In fact, the whole enterprise seems to be a symbiotic relationship between the 1,500 humans who work at this facility and high tech. Scanners tell the front line sorters if they can or can't put a product on a particular shelf. Other scanners tell the pickers if they are picking up the right product that someone has ordered. "If it's not right, they get a red light," Beadle says. And scanners produce the delivery address stickers that get what's ordered to the right place. Robots alleviate a lot of the walking around, but they make mistakes too.
When a product falls off a shelf, a human being must go in to pick it up. "They wear a safety vest fo the robots won't go over them," Beadle says, comparing it to "a force field."
Employees are entitled to two breaks and a half-hour lunch. For the most part their work appears to be an interface with their station — one person working on one many tiered shelf of products. A woman assigned to pack a single product in a single box does that for her entire shift, over and over. A break in the action came when her scanner malfunctioned, which meant another human had to come in to repair it. Obviously this is not a job for anyone who craves constant social interaction. (There are long stretches inside the warehouse with no humans in sight, just conveyer belts humming along.)
But it is a job that offers parental leave benefits that offer up to 20 weeks of paid time off — something that few other companies match at least not in the United States.
The shelves move as if by magic, thanks to the red robots underneath.
Photo by Margaret Downing
Employees work four, ten hour days with three days off each week, Beadle says. During the holidays such as at the end of the year, they hire extra seasonal employees who have the chance to move up to permanent, full-time employment, Beadle says.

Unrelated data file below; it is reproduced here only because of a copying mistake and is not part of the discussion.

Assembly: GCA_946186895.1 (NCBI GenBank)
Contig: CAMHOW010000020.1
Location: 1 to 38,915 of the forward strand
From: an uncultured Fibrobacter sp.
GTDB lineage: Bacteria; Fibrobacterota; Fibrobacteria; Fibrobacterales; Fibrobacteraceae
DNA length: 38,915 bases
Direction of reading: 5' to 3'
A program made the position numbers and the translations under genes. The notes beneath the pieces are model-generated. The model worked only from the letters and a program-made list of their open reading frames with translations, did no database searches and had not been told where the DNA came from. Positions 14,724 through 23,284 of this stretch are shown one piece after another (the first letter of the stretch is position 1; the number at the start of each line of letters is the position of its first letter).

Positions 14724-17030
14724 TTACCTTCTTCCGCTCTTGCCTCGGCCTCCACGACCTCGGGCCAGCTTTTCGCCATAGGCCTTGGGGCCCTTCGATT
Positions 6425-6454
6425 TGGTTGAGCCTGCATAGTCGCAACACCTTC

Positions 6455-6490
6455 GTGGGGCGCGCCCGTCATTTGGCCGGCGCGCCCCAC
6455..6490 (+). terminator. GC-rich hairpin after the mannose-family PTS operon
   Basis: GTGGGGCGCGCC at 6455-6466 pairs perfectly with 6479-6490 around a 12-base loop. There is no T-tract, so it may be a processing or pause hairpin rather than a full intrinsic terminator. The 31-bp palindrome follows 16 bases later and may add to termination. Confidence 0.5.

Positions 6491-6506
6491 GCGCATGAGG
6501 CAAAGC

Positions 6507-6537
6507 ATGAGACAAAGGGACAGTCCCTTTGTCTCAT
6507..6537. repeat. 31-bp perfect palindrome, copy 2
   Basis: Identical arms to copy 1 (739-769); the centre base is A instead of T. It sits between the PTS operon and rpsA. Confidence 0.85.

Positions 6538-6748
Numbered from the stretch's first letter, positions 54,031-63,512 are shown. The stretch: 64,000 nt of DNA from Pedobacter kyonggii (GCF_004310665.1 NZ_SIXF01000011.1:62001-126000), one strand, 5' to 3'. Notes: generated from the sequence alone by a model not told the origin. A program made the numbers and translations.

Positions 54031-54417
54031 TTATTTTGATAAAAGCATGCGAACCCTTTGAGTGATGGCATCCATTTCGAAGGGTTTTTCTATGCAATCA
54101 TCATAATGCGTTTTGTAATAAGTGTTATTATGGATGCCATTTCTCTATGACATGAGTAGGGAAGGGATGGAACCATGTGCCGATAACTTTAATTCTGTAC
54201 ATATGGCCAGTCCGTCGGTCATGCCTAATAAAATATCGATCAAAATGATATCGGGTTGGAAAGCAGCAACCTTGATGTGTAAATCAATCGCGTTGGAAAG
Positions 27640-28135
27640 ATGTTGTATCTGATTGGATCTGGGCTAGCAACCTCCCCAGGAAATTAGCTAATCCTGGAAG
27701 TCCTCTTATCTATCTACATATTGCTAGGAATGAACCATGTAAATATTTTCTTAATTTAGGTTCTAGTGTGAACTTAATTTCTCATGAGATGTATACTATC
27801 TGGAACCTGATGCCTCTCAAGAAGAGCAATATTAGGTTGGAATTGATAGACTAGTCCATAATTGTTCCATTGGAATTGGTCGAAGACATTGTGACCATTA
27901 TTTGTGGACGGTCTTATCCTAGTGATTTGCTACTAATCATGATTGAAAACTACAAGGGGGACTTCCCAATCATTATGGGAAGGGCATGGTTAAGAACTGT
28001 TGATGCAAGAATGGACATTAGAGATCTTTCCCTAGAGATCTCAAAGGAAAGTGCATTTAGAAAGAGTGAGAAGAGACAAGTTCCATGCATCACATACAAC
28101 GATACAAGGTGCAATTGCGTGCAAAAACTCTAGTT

"The rate is very doable," says Beadle. And she said, contrary to the Last Week Tonight report, that employees can take bathroom breaks whenever they need to. (Although actually in the report it didn't say they couldn't take them. It said they didn't because they were afraid they'd fall behind in the quota set for them. And that as a result, some employees said they'd peed themselves.)
"There are 100 fulfillment centers globally with 200,000 robots," Beadle says. Of those, she says, no more than one robot at a facility goes down every day and there's a robotics team on board to fix the off-line unit.
During the entire tour, all the employees stayed very busy, but no one looked like they were going to have a melt-down under pressure. One worker sat out in the front lobby for a while, apparently he didn't feel well. Two different managers came by to check on him in the space of ten minutes. Asked by the Press how long he'd been working there, he said two years and added that he liked it.
But after exiting by the front door, I was stopped by an employee who wanted to know what I was doing there. He was excited to hear that the Houston Press was writing about Amazon. Asked if it was true that some employees have said the pace too fast, he agreed. He said people wouldn't say it publicly but it was stressful.
He agreed, however, that the benefits were good. Asked for his biggest complaint about working for Amazon, he said, "The hours. Amazon will only let you work 40 hours a week and I want more."
So Amazon offers people a tough job at a higher rate of pay and better benefits than most places would do for people with that level of education and job experience. And now, more than before, through funded education it's offering a way out of that same job. Whether it's soul-crushing, non-creative work that would drive many people crazy, a real-life video game involving work with robots in a quest to beat the system, or simply an honorable way to pay bills and support a family with three days off a week — well, however you do the math the components are variable.
As a computer might say: reserving final conclusion. Need more data.